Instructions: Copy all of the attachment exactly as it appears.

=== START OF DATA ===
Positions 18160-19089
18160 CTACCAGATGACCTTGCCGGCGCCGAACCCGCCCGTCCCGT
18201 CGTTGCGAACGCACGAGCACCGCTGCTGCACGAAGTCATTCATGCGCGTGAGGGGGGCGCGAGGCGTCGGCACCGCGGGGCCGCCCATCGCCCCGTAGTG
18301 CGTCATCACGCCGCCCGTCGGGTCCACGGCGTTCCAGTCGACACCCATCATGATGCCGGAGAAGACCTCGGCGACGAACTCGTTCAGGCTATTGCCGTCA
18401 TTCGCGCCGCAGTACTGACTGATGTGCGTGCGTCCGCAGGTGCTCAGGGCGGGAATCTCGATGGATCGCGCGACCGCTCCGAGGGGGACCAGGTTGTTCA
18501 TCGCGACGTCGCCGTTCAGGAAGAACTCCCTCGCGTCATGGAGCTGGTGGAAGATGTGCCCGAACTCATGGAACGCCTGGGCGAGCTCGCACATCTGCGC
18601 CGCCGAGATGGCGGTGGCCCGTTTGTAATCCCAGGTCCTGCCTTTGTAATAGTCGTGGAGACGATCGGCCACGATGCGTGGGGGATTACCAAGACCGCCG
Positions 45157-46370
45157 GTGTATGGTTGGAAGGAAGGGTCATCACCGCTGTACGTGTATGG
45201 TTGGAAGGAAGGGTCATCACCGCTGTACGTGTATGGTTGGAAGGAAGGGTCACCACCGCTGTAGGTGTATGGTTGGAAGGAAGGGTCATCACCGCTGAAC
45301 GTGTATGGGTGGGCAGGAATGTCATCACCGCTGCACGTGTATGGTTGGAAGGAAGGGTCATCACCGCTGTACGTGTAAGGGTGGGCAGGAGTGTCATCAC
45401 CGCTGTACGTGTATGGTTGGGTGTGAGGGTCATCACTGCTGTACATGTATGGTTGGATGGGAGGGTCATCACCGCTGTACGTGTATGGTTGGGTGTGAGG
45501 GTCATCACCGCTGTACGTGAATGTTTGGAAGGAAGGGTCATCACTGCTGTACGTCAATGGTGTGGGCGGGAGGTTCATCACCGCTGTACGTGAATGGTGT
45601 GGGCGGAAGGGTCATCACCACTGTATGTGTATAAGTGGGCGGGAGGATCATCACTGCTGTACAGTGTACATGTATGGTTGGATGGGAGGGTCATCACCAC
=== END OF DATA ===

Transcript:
Positions 18160-19089
18160 CTACCAGATGACCTTGCCGGCGCCGAACCCGCCCGTCCCGT
18201 CGTTGCGAACGCACGAGCACCGCTGCTGCACGAAGTCATTCATGCGCGTGAGGGGGGCGCGAGGCGTCGGCACCGCGGGGCCGCCCATCGCCCCGTAGTG
18301 CGTCATCACGCCGCCCGTCGGGTCCACGGCGTTCCAGTCGACACCCATCATGATGCCGGAGAAGACCTCGGCGACGAACTCGTTCAGGCTATTGCCGTCA
18401 TTCGCGCCGCAGTACTGACTGATGTGCGTGCGTCCGCAGGTGCTCAGGGCGGGAATCTCGATGGATCGCGCGACCGCTCCGAGGGGGACCAGGTTGTTCA
18501 TCGCGACGTCGCCGTTCAGGAAGAACTCCCTCGCGTCATGGAGCTGGTGGAAGATGTGCCCGAACTCATGGAACGCCTGGGCGAGCTCGCACATCTGCGC
18601 CGCCGAGATGGCGGTGGCCCGTTTGTAATCCCAGGTCCTGCCTTTGTAATAGTCGTGGAGACGATCGGCCACGATGCGTGGGGGATTACCAAGACCGCCG
Positions 45157-46370
45157 GTGTATGGTTGGAAGGAAGGGTCATCACCGCTGTACGTGTATGG
45201 TTGGAAGGAAGGGTCATCACCGCTGTACGTGTATGGTTGGAAGGAAGGGTCACCACCGCTGTAGGTGTATGGTTGGAAGGAAGGGTCATCACCGCTGAAC
45301 GTGTATGGGTGGGCAGGAATGTCATCACCGCTGCACGTGTATGGTTGGAAGGAAGGGTCATCACCGCTGTACGTGTAAGGGTGGGCAGGAGTGTCATCAC
45401 CGCTGTACGTGTATGGTTGGGTGTGAGGGTCATCACTGCTGTACATGTATGGTTGGATGGGAGGGTCATCACCGCTGTACGTGTATGGTTGGGTGTGAGG
45501 GTCATCACCGCTGTACGTGAATGTTTGGAAGGAAGGGTCATCACTGCTGTACGTCAATGGTGTGGGCGGGAGGTTCATCACCGCTGTACGTGAATGGTGT
45601 GGGCGGAAGGGTCATCACCACTGTATGTGTATAAGTGGGCGGGAGGATCATCACTGCTGTACAGTGTACATGTATGGTTGGATGGGAGGGTCATCACCAC